Archive for the ‘Investment Intelligence’ Category

In the short run, the market is a voting machine but in the long run, it is a weighing machine.

— Benjamin Graham (1950, Creative Commons)

In some ways, it is beginning to feel like 1999 once again. Companies with sky-high valuations are being purchased because of their cool stories instead of their earnings or underlying fundamentals. When evaluating a stock, always look at what the numbers are telling you, and always ask yourself, “What unique product and/or service is this company offering that others need or want, and what is keeping the competition at bay?” (If it is your own company/idea, ask yourself the same thing!) These simple questions should allow you to make money from the mistakes of others—those who didn’t bother to do their own homework.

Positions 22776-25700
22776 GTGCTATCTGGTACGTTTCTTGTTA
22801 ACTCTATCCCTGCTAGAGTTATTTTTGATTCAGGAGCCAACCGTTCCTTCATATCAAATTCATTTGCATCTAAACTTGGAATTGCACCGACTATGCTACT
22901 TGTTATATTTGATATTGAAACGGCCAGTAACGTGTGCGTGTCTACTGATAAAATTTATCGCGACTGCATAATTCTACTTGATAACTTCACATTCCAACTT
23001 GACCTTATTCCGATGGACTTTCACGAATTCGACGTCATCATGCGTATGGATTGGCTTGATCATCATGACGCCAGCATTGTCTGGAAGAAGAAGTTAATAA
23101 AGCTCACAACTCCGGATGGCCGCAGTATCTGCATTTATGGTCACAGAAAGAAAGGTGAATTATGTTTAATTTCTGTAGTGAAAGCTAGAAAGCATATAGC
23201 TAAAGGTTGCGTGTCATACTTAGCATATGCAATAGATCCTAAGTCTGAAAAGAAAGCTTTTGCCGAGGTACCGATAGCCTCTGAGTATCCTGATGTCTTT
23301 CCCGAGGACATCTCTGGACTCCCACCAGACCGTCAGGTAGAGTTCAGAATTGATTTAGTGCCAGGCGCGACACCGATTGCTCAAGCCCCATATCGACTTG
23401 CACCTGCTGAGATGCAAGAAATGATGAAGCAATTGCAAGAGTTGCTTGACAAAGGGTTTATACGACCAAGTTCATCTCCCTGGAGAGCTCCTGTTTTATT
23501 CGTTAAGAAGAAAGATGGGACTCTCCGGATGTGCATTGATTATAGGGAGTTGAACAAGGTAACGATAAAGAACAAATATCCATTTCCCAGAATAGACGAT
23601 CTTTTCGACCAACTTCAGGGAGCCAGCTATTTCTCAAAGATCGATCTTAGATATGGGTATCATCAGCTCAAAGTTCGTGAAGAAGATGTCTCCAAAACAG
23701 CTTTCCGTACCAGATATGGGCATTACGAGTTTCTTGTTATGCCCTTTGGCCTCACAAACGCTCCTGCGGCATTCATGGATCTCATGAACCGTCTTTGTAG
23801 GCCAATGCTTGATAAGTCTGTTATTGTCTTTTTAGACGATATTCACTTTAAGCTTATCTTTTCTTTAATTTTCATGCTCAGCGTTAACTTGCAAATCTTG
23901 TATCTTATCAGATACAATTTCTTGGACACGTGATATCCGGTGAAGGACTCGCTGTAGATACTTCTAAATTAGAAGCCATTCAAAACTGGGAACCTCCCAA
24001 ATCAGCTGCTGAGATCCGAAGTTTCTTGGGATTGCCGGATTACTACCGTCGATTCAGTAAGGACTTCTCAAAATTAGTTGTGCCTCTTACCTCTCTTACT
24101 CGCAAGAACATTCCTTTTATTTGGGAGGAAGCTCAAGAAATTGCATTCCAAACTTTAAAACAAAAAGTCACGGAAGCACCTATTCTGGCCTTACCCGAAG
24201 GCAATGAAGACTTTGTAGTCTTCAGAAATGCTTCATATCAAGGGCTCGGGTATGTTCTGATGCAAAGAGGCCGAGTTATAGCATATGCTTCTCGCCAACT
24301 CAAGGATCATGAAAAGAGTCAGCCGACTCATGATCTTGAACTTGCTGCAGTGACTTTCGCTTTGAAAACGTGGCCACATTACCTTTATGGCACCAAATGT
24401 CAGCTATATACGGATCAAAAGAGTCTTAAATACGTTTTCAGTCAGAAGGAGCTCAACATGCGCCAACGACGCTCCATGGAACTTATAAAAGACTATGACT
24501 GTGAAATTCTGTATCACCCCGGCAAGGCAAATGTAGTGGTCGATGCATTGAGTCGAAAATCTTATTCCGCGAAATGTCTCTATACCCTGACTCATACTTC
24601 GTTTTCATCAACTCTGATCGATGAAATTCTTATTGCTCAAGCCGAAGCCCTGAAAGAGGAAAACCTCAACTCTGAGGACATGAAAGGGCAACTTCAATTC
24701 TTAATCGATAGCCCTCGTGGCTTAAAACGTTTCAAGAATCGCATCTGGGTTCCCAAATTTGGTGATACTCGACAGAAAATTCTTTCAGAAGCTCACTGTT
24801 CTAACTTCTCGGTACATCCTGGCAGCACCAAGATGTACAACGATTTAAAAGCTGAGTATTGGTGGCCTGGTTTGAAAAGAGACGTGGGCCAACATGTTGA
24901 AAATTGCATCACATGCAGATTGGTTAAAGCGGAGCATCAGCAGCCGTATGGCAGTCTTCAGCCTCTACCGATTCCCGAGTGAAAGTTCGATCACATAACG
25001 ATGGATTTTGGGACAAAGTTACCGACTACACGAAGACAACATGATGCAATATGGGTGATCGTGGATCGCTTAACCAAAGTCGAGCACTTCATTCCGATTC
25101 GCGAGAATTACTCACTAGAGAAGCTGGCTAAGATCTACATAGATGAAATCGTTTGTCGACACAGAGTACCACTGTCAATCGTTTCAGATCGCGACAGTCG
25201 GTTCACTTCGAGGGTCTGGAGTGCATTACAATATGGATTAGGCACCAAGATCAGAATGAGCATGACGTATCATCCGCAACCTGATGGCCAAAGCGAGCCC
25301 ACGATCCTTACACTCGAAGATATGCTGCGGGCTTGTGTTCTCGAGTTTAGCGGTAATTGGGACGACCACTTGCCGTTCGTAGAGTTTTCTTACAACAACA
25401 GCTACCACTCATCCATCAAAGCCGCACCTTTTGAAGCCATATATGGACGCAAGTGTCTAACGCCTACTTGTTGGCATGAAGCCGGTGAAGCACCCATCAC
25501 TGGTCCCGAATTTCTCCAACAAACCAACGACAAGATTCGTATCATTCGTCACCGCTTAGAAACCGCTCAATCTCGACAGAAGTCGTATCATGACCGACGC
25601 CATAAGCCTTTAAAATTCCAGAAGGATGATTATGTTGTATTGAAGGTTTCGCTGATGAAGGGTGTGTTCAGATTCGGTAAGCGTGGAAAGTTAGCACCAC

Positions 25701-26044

—Mike Hazell, Penn Wealth

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People are always asking me, where is the outlook good? But that’s the wrong question. The right question is: Where is the outlook most miserable?

—Sir John Templeton (Photo courtesy of the John Templeton Foundation)

John Templeton was one of the greatest value and international investors of the 20th century. He made a fortune by sifting through forlorn or forgotten sectors or industries in search of hidden gems. Fittingly, one of his first investment moves came as America was reeling from a decade of depression and economic turmoil, and as Hitler was invading Poland to begin a world war. He called his broker and requested to buy 100 shares of every company trading for under $1 per share. There were 104 such companies. Over the course of World War II, that investment went up 400%. While everyone else was battening down the hatches, Sir John was looking for opportunities.

—MSH, Penn Wealth

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